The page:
"Angels can fly because they take themselves lightly." – G. K. Chesterton

As of April 7, 2011, this appears to be a hoax. D’oh!

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The internet is abuzz with talk about what might (or might not) be an enormous discovery in Jordan.  Seventy books printed on lead plates may have ties to very early Christian groups in the Middle East.  If these are genuine, they could be one of the biggest discoveries of all times and give us much greater certainty about what the first Christians believed.

If these are genuine. Aye, there’s the rub. Because biblical archaeology attracts hoaxes the way a compost heap attracts flies. Do you remember the James ossuary? How about the Jesus family tomb? And who could forget Secret Mark? This stuff flies fast and furious, both from those who want to prove the gospels true and those who want to disprove them. (Though generally more from the later category than from the former.) It also attracts big money. Both the Jesus Tomb hoax and the supposed Lost Gospel of Judas were bankrolled by the media, the former by the Discovery Channel and the later by National Geographic. Where big money goes, truth does not usually follow.

Even if the lead codices are not an out-and-out hoax, it remains to be seen whether they are truly as revolutionary as some are saying. Dating on metal objects is hard, since they don’t contain carbon. It could be that these codices come from several centuries after Christ. It could be that they are not related to Christianity at all. The only evidence on that score is a drawing that appears to show a cross and an empty tomb on a map of Jerusalem.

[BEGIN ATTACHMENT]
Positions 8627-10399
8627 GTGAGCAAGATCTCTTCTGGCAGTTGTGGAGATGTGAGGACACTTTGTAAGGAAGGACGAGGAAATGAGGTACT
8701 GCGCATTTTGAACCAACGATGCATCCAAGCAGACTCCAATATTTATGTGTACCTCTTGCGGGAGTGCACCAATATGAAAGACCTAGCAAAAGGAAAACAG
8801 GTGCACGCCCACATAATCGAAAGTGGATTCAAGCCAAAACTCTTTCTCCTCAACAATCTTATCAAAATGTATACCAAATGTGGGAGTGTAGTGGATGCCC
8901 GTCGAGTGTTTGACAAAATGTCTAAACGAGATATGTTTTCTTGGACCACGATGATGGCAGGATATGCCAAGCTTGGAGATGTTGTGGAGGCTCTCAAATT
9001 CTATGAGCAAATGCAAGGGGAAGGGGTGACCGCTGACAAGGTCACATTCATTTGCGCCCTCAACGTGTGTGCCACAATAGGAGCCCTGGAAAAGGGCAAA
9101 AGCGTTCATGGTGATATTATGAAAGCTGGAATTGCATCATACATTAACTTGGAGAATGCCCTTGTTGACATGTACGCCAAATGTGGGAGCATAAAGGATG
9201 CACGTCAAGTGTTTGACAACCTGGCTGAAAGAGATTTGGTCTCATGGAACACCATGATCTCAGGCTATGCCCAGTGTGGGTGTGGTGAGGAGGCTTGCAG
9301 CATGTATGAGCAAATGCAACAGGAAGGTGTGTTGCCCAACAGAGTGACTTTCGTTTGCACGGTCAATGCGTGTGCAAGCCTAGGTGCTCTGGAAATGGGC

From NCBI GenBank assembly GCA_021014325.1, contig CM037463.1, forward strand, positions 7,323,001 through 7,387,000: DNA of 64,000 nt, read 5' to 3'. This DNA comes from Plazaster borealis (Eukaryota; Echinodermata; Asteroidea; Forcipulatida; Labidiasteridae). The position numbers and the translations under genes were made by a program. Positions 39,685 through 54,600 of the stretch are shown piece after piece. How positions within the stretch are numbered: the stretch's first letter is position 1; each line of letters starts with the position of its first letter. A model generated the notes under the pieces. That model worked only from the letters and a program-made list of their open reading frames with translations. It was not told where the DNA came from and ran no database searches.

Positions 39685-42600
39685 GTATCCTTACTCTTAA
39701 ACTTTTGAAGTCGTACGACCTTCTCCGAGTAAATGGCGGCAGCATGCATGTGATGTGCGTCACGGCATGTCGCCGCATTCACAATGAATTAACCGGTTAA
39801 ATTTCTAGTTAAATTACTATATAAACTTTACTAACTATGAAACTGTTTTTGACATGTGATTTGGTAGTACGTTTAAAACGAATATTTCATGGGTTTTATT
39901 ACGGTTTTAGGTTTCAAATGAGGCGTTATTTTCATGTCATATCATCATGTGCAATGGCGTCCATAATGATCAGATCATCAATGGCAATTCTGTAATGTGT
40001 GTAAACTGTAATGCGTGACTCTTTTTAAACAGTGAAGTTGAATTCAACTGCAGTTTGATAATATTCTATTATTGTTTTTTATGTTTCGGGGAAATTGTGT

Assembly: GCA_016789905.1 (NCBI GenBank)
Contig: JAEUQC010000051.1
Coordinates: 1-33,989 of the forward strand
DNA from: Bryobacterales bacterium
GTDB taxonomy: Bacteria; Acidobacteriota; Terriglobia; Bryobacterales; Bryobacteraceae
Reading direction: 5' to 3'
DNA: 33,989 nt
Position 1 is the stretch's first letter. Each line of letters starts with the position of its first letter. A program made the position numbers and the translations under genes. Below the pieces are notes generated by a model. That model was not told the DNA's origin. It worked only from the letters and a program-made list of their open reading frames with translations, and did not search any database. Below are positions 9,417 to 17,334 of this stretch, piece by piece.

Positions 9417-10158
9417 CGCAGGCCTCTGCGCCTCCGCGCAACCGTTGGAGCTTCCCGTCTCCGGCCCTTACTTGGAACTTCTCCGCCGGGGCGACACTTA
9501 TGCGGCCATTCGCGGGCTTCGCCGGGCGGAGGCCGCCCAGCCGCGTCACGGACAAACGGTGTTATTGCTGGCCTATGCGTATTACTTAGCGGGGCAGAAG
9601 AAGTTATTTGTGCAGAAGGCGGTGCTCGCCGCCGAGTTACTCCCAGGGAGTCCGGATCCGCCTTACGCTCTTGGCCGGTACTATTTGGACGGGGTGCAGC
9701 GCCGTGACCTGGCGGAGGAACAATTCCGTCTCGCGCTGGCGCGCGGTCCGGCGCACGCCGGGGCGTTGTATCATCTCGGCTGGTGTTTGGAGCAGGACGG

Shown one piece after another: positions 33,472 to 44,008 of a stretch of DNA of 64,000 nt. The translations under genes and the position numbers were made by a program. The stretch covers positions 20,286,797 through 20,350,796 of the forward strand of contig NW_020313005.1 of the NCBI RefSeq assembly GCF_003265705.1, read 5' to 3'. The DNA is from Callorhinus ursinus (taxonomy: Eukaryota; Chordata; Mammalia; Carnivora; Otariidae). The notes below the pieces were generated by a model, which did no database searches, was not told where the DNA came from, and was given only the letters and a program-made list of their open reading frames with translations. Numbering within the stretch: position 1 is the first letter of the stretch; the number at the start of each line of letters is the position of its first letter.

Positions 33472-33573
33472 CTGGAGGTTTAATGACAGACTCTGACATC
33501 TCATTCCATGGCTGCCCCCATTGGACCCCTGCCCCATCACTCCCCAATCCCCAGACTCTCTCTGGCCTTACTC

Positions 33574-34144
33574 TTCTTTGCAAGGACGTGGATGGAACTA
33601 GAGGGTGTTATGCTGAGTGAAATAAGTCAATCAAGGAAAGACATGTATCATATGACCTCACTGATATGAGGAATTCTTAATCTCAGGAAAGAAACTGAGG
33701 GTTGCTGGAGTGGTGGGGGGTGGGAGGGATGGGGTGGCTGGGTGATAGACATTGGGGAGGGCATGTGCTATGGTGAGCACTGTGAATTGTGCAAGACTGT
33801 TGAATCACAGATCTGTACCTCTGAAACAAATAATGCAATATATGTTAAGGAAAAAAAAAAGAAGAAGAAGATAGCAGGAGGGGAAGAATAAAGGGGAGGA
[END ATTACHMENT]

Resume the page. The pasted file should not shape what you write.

At the same time, we shouldn’t rush to reject the possibility that they are very early Christian documents. One thing that many people have brought up is that writing on lead plates was most common in the second and third centuries. While that’s true, we do have samples of metal codices from the early first century as well. A picture of a menorah on one of the plates suggests that they date from before the final split between Judaism and Christianity, which was c. 90 A.D.

So all in all, I’m cautiously optimistic about this discovery. Here’s the article for those who wish to read more.

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Comments on: "Possibly huge archaeological find in the Middle East" (1)

  1. I find each of these discoveries relating to biblical archeology fascinating. While it is very important to find out when such artifacts are from I feel a more important question is what is the significance? For example, when someone claims to have found the spot where Jesus was buried or any other physical “proof” of biblical events what does this mean for Christians? While I am not strictly a Christian I feel as though such discoveries are exciting, should not be a way of “proving” the faith. If one believes in the Bible then they shouldn’t be so desperate for evidence that their beliefs are justified. Still, it’s exciting no matter what significance one places on this. Thanks for posting the link!

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